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Pei-Yuan Hsu was a research associate at Imperial College London and the Alan Turing Institute. His research focuses on the data-driven design of civil infrastructure under uncertainty to support emerging modes of urban mobility.
He holds a PhD from the Dyson School of Design Engineering at Imperial College London, which he carried out in affiliation with the Centre for Systems Engineering and Innovation. His research focused on the optimal design of modular construction supply chains under conditions of uncertainty, making use of stochastic programming and robust optimisation. Previously, he obtained an MSc and BSc at the Department of Civil Engineering at National Chiao-Tung University (Taiwan). He also has industrial experience as a Site Engineer and BIM Practitioner with Taiwan Photon Source.
Lecturer in Built Environment
Current Research Interests
Construction and Logistics
Applying two-stage stochastic programming model in determining the optimal supply chain configuration in modular construction.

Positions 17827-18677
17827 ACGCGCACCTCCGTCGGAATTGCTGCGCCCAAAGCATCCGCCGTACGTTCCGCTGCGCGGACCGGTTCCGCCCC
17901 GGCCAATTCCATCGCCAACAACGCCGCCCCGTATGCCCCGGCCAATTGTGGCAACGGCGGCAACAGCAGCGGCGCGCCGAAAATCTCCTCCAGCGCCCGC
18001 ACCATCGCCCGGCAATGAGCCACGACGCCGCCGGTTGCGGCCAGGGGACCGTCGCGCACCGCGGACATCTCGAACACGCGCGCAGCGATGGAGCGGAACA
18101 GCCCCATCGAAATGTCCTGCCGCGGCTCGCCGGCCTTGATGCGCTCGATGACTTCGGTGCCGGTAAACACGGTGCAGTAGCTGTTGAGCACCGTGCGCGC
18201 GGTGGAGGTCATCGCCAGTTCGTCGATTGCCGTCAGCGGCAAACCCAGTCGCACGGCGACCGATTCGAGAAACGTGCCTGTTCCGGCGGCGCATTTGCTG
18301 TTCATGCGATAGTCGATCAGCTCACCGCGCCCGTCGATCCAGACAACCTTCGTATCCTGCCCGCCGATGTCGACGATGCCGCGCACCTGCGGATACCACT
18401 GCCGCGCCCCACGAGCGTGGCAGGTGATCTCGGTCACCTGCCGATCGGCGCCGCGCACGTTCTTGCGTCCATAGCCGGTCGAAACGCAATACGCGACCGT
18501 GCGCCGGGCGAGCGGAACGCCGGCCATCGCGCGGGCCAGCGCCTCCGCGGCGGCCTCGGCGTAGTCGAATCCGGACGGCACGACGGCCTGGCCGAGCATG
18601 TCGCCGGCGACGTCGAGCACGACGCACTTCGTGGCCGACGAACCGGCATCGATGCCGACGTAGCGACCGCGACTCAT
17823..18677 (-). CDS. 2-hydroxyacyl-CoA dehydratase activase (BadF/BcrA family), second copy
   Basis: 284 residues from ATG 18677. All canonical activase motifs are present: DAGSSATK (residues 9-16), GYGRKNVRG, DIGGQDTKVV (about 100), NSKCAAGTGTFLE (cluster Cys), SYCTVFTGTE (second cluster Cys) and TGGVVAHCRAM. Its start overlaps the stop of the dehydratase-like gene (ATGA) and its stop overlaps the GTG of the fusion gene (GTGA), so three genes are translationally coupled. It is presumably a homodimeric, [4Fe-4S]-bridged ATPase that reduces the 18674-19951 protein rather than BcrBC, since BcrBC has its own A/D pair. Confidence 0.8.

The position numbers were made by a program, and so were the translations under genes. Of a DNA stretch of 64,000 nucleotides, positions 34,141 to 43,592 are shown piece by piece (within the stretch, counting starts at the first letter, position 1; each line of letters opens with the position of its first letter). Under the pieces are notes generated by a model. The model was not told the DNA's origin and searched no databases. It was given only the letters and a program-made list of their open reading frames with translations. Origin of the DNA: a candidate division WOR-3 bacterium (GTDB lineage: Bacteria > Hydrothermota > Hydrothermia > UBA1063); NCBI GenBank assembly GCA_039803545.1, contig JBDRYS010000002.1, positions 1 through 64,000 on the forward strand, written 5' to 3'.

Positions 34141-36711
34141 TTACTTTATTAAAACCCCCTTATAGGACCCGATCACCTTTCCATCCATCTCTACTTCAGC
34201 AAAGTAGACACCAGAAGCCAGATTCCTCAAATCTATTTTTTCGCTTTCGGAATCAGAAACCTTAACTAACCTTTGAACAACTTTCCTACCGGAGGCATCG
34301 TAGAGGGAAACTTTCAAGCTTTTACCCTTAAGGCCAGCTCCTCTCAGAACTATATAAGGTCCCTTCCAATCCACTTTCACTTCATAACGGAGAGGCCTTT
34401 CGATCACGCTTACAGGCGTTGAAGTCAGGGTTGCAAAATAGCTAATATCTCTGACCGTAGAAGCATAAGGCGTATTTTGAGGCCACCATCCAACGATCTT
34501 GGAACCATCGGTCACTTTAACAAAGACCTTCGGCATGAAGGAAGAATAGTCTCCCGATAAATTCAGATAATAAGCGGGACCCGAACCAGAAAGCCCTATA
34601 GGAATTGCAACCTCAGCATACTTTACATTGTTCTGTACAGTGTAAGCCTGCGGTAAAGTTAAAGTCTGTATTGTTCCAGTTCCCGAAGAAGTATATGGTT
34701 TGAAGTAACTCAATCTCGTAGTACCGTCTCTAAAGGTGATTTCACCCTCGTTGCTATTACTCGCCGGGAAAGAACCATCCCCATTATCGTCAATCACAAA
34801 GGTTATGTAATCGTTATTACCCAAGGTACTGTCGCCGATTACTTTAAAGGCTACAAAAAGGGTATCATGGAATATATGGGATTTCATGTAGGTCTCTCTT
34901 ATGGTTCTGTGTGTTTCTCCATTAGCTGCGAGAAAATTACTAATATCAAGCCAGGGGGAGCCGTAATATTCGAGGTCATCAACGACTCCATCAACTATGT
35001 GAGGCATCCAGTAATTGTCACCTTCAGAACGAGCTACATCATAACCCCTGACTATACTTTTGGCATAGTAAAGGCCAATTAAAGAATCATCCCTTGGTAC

Employing robust optimisation to reveal the optimal strategy for establishing consolidation centres in modular construction projects.
Applying mixed-integer linear programming model to find out the best emergency supply chain plan in response to abrupt demand disruptions.
Applying mathematical modelling techniques to determine the optimal outsourcing strategy under uncertain productivity for prefabricated infrastructure projects.
Optimising the deployment of wireless charging lane for electric buses under uncertain energy consumption by using stochastic programming techniques.
Investigating schedule deviation factors in construction projects through root cause analysis.
Using BIM to assist the "as-built" engineering and the construction process of modularised buildings.
Integrating BIM and quantity take-off tools for accurate estimation of the quantities and prices of construction material.
Using 3D BIM in visualising and checking the problems that may occur during the assembly process of the prefabricated building components.
Using BIM to optimise the modularisation scheme of a building project.